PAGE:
i'd also suggest taking a look at the work of Ushahidi for crisis mapping & data visualization – http://www.ushahidi.com/
Where is the "Freedom" in all this? It is nothing other than Big Brother writ large. We are being seduced make no mistake about it. Your every whim anticipated, pre-packaged, delivered w/out, perhaps, your even having to request it whether you like it or not. I didn't have to read much further than: "The big picture is that the more information we’re able see, the more effective we can be at making intelligent decisions that have positive effects on our lives and our environment." Just ask yourself one question: who or what is "we"? I don't think this is the "we" as in you and me but the "we" as in some faceless bureaucrat/technocrat "suggesting" what we do, be, act, purchase, think etc... No thanks, I want to make my own decision and mistakes and I don't want or need any guidance or quantification for validation. I am not here to share with anyone, save anyone, pay for anyone, love anyone, etc except by my own free will and volition...I will not be coerced or made to feel like a Fascist or worse for not agree with the official dogma and government agitprop.
Tyler Durden: We're consumers. We are by-products of a lifestyle obsession. Murder, crime, poverty, these things don't concern me. What concerns me are celebrity magazines, television with 500 channels, some guy's name on my underwear. Rogaine, Viagra, Olestra.
hey JCM –
thanks for commenting on my piece. great thoughts, and i completely agree it could go in this direction. i actually just put together a post yesterday on my blog about this exact issue..... information transparency is great – when it's under our control and benefits us and we set the permissions. –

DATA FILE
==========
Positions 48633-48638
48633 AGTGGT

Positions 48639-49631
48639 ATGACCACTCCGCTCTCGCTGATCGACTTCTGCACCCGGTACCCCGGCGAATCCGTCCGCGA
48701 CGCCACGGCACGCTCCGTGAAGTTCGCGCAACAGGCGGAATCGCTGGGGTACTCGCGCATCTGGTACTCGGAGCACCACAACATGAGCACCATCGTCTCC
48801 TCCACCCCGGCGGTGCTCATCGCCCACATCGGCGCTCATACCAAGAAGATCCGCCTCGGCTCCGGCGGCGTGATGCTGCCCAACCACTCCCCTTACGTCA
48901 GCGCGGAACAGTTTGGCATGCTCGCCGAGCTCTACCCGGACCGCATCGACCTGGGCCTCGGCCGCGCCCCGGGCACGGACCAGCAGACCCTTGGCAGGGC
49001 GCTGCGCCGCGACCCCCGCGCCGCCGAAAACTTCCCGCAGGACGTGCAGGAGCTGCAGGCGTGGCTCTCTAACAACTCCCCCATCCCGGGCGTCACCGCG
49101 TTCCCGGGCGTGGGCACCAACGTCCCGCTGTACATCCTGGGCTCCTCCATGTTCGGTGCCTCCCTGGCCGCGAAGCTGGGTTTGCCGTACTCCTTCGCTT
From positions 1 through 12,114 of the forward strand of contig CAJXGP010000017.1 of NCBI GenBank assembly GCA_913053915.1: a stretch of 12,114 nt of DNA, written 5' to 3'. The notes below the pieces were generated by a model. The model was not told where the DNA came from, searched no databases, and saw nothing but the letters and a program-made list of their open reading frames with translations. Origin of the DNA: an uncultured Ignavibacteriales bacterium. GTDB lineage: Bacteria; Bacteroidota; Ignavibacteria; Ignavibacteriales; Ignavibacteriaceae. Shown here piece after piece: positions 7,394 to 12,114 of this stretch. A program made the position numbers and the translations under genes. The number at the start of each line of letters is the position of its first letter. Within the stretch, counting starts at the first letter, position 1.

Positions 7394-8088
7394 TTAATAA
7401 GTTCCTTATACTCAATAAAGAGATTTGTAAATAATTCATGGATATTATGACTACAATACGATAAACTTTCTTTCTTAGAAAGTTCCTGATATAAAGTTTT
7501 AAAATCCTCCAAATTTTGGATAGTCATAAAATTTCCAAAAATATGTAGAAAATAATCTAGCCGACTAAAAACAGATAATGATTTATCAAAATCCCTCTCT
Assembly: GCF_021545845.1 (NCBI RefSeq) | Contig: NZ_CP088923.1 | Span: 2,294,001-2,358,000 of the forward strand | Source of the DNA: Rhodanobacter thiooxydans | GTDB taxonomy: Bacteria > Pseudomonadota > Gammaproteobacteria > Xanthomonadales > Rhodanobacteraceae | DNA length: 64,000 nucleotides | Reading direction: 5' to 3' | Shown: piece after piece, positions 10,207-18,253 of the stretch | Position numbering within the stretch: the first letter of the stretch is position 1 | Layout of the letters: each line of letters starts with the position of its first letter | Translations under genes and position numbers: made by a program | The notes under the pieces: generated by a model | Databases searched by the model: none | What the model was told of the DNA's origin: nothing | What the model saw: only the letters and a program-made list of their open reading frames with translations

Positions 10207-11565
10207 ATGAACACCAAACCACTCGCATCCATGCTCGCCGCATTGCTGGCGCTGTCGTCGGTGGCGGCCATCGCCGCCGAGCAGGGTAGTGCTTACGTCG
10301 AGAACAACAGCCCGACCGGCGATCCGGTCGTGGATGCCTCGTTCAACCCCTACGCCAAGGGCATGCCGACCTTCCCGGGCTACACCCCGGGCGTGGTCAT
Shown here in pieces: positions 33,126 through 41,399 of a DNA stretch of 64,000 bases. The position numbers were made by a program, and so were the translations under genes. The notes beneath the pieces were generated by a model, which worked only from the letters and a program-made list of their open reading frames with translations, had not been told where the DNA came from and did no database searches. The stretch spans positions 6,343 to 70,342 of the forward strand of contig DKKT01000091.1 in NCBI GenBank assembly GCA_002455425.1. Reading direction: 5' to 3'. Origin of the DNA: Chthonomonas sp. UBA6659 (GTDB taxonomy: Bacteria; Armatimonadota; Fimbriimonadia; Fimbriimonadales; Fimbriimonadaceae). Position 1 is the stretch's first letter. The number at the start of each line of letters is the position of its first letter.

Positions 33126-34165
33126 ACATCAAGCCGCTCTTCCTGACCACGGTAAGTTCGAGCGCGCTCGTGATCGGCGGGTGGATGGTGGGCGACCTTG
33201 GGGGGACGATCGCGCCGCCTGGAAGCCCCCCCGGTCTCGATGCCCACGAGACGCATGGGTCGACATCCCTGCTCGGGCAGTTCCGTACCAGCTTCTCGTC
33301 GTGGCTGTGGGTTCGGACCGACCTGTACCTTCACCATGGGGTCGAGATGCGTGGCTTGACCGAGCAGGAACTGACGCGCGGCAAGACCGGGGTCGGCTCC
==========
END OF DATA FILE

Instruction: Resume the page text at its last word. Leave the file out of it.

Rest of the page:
i'm flying out to california on monday to attend the Internet Identity Workshop, and then returning again several weeks later for the Privacy Identity Innovation conference. these are definitely issues on my radar. all this information sharing IS extremely valuable already... but 3rd parties and commercial entities currently own it. if enough awareness is raised about this that the average person DEMANDS data ownership, we may be able to secure some policies that guarantee our freedoms and rights.
the way it's going right now, it may not turn out in our interest, which would be a huge detriment to democracy and global society.
Yeah, if anyone cares, do a little research on the CFR, AKA The Council of Foreign Relations, and that creepy guy Fareed Zakaria who thinks he is better and smarter than everyone else because he is an "American" by choice and not birth. That is him just taking the moral high ground from US born citizens, the subtext being if you were born here your ipso facto and idiot and that you should sit down, shut-up and just do as your told. He is one of the IMF's stormtroopers in the psyops war that the UN/CFR/IMF have unleashed on the sovereignty of the United States. The central bank (the private banking corporation in the US known as the Federal Reserve) is currently in the process of destroying our currency (it's been going on for decades!) by transferring the wealth of savers and Americans as a whole to the too- big- to- fail- banks and leaving us holding the bag. Wake-up, people guys like Fareed Zakaria are our worst enemy he is the proverbial wolf in sheep's clothing. If you want to win your freedom back we better all start learning to think outside the box, good luck!
hey again, JCM!
not sure what all that is about that you just mentioned, but i do agree that we have an incredibly fragile currency system and economic structure right now. luckily, there are actually A LOT of intelligent people working on solutions to reinvigorate local economies, and in some cases completely disintermediate the current infrastructure.
i personally see a huge opportunity in more peer to peer sharing and resource allocation. i won't put too much in the comments here, but you're welcome to check out my blog where i try to highlight all the initiatives i'm tracking around the world. there are some really interesting alternative structures emerging for wealth creation and how money works... if you're interested, just check out the blogroll on the right hand column on emergentbydesign.com under "Future of Money"
All your article is A-OK with me (I'm a currency reformist, and favor BitCoin at the moment) except this little line: